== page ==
On July 15, 2008, the Arbitration Fairness Act of 2007, H.R. 3010 (the “Act”), which was originally introduced on July 12, 2007, was approved by the House of Representatives Subcommittee on Commercial and Administrative Law. The Act would invalidate any predispute arbitration agreement for “an employment, consumer, or franchise dispute” or “a dispute arising under any statute intended to protect civil rights or to regulate contracts or transactions between parties of unequal bargaining power.”

The Act was introduced because the Federal Arbitration Act, which was originally intended as a means for resolving disputes between commercial entities with “similar sophistication and bargaining power,” now allows parties with great advantages in bargaining power to force consumers and employees to resolve disputes through mandatory arbitration. Such mandatory provisions are often encountered by individuals seeking employment, medical care, to buy a car, to open a bank account or to apply for a credit card. The sponsors of the Act contend that in these situations, individuals are deprived of “their right to have disputes resolved by a judge or jury” as they have no choice but to agree to the inclusion of the provision in the contract or forgo the job, good or service. The sponsors also contend that the lack of transparency of arbitrator rulings acts as a “poor system for protecting civil rights and consumer rights."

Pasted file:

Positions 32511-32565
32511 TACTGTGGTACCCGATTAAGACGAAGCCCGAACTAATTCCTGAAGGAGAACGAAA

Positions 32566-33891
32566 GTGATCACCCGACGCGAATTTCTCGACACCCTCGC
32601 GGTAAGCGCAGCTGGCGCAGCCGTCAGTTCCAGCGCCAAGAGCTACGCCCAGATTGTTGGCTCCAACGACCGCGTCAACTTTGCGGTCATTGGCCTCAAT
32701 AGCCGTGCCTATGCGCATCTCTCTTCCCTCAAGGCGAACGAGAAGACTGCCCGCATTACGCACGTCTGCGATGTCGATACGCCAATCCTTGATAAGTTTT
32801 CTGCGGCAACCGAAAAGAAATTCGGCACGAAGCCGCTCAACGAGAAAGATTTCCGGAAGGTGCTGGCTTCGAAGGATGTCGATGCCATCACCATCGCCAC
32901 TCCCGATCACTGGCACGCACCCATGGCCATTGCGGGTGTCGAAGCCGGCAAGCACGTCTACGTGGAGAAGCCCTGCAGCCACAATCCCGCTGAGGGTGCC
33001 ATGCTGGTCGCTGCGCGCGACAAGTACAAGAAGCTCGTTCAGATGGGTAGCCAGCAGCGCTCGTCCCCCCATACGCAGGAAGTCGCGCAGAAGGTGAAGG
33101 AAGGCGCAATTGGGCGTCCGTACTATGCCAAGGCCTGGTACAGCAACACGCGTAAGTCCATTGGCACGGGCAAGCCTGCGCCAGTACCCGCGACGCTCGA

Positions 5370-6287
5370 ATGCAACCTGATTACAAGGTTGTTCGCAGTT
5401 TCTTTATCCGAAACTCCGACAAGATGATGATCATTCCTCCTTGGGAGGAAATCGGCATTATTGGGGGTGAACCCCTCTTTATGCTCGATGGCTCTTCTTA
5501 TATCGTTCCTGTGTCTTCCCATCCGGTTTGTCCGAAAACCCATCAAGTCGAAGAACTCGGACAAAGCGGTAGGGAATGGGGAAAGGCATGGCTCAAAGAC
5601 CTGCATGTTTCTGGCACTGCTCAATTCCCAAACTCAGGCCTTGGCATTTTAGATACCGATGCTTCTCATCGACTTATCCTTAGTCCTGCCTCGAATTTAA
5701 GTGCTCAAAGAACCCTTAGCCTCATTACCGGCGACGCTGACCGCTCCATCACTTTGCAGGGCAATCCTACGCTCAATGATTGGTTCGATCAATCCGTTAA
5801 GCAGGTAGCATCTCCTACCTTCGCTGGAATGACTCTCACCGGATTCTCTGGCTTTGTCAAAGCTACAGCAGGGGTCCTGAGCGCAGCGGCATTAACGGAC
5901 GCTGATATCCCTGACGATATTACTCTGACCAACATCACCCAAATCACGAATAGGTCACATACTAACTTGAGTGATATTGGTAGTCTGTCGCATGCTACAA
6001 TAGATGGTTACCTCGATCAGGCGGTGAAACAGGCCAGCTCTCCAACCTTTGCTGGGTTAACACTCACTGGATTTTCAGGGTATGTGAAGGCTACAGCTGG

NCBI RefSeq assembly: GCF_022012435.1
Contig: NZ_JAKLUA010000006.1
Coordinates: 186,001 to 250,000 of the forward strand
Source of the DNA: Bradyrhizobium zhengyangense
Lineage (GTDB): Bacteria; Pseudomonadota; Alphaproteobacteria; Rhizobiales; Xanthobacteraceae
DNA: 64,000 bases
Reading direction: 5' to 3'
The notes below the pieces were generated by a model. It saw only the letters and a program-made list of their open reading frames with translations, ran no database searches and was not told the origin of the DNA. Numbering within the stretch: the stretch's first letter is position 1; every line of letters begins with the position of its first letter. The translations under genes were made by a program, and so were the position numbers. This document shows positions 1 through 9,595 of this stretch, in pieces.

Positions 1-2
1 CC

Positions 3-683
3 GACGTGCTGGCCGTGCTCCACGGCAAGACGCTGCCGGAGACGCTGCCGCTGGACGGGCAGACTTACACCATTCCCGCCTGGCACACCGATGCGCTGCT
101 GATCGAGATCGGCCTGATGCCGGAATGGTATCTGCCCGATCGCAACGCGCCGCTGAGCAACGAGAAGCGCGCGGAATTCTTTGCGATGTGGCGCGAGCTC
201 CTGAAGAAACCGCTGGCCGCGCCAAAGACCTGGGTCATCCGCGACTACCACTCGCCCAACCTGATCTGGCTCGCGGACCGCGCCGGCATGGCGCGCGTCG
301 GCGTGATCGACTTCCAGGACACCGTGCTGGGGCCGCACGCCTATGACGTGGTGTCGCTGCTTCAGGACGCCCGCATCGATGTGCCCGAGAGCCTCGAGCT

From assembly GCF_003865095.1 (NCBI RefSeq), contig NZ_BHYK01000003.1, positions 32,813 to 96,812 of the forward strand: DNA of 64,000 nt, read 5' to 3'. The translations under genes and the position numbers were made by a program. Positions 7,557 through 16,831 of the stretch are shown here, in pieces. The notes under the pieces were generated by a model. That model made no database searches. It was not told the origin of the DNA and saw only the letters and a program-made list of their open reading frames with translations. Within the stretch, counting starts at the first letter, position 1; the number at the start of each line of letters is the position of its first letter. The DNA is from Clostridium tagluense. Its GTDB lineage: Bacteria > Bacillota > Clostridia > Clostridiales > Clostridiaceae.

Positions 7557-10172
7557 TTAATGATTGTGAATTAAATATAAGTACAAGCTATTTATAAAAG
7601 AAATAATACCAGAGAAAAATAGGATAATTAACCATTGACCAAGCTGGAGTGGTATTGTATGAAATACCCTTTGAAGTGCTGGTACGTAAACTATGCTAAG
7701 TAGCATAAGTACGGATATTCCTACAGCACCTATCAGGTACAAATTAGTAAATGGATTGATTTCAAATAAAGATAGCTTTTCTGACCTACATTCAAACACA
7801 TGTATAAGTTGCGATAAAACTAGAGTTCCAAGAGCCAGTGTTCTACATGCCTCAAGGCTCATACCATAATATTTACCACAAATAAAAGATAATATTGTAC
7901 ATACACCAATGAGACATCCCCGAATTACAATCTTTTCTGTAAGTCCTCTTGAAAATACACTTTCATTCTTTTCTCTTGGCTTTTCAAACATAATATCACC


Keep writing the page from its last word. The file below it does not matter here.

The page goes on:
The Act will now be reviewed by the House Committee on the Judiciary and, if approved, will head to the House floor for a full hearing and vote. An identical bill, S. 1782, is currently being reviewed by the Senate’s Judiciary Subcommittee on the Constitution, however no action has been taken since December 12, 2007.